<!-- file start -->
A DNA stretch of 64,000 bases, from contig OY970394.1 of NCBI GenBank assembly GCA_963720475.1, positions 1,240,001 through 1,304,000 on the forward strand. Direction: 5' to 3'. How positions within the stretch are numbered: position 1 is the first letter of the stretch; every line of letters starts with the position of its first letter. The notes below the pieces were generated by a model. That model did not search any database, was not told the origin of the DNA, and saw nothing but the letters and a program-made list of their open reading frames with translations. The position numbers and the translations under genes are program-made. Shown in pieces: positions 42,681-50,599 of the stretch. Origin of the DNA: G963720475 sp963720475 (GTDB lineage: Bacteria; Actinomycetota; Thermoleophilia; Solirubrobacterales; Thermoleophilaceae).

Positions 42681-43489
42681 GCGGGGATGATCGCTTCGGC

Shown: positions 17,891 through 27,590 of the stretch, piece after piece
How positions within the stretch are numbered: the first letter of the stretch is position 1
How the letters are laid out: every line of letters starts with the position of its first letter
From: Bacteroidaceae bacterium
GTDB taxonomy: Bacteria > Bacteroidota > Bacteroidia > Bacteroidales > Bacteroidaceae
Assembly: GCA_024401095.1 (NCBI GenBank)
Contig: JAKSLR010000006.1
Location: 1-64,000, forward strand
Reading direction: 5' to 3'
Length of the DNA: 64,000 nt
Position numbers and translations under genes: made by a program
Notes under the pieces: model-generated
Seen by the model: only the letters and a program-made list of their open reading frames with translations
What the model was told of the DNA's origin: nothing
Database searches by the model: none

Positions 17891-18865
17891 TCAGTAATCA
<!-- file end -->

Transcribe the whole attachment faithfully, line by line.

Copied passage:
A DNA stretch of 64,000 bases, from contig OY970394.1 of NCBI GenBank assembly GCA_963720475.1, positions 1,240,001 through 1,304,000 on the forward strand. Direction: 5' to 3'. How positions within the stretch are numbered: position 1 is the first letter of the stretch; every line of letters starts with the position of its first letter. The notes below the pieces were generated by a model. That model did not search any database, was not told the origin of the DNA, and saw nothing but the letters and a program-made list of their open reading frames with translations. The position numbers and the translations under genes are program-made. Shown in pieces: positions 42,681-50,599 of the stretch. Origin of the DNA: G963720475 sp963720475 (GTDB lineage: Bacteria; Actinomycetota; Thermoleophilia; Solirubrobacterales; Thermoleophilaceae).

Positions 42681-43489
42681 GCGGGGATGATCGCTTCGGC

Shown: positions 17,891 through 27,590 of the stretch, piece after piece
How positions within the stretch are numbered: the first letter of the stretch is position 1
How the letters are laid out: every line of letters starts with the position of its first letter
From: Bacteroidaceae bacterium
GTDB taxonomy: Bacteria > Bacteroidota > Bacteroidia > Bacteroidales > Bacteroidaceae
Assembly: GCA_024401095.1 (NCBI GenBank)
Contig: JAKSLR010000006.1
Location: 1-64,000, forward strand
Reading direction: 5' to 3'
Length of the DNA: 64,000 nt
Position numbers and translations under genes: made by a program
Notes under the pieces: model-generated
Seen by the model: only the letters and a program-made list of their open reading frames with translations
What the model was told of the DNA's origin: nothing
Database searches by the model: none

Positions 17891-18865
17891 TCAGTAATCA